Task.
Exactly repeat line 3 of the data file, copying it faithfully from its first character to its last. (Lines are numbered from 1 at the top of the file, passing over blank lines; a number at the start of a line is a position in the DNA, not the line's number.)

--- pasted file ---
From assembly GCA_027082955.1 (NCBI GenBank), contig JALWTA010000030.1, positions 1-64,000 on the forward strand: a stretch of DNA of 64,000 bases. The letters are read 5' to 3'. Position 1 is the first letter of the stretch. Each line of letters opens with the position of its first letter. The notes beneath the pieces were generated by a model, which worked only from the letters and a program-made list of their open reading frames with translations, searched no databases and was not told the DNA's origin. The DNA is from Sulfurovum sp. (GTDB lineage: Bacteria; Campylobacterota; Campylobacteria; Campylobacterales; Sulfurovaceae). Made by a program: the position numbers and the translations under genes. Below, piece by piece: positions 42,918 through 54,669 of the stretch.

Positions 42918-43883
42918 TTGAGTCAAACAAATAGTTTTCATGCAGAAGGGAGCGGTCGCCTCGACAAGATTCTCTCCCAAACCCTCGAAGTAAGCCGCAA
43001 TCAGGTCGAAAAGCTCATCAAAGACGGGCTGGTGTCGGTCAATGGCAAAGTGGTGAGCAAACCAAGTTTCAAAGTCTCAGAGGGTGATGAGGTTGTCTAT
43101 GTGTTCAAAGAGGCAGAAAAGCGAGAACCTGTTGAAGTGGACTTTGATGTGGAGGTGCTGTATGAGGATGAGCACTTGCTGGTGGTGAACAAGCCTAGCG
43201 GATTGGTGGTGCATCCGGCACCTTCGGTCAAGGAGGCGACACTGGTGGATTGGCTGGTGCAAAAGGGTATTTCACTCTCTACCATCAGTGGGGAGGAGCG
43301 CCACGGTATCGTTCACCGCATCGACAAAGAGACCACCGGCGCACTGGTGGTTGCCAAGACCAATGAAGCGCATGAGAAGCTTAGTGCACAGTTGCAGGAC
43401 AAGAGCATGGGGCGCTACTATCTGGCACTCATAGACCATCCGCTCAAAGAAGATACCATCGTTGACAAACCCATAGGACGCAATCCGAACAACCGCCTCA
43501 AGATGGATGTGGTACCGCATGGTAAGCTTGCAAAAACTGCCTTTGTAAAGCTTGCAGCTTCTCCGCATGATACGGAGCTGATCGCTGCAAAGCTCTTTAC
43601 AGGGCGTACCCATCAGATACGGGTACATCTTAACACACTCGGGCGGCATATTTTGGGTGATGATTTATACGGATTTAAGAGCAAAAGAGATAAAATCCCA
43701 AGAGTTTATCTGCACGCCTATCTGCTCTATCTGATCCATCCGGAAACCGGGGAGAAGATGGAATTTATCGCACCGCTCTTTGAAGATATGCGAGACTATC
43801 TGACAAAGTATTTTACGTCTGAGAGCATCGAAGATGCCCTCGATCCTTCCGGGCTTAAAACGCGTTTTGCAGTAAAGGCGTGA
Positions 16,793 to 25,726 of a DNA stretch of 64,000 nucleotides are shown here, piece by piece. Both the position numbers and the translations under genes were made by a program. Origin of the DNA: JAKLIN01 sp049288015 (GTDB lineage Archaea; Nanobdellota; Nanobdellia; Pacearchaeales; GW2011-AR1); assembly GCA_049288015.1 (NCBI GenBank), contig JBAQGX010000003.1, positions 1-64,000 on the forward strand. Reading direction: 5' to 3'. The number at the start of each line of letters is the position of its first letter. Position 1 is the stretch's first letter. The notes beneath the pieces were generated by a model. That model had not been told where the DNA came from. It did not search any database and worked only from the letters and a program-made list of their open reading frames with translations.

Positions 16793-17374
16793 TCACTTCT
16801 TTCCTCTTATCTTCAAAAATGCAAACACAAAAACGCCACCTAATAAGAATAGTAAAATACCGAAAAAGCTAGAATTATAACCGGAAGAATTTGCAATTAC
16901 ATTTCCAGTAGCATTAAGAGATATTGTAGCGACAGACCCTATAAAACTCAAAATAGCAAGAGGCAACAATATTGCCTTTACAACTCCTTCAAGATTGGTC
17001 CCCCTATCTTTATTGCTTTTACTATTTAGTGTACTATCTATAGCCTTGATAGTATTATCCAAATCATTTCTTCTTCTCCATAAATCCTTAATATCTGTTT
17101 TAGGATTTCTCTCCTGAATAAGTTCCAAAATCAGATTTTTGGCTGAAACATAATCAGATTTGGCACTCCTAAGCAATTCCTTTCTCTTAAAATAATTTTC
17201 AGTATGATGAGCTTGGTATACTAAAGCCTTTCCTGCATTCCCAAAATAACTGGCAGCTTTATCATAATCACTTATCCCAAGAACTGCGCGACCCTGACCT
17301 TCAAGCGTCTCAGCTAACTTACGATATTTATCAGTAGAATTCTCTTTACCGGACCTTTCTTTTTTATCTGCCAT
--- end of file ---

42918 TTGAGTCAAACAAATAGTTTTCATGCAGAAGGGAGCGGTCGCCTCGACAAGATTCTCTCCCAAACCCTCGAAGTAAGCCGCAA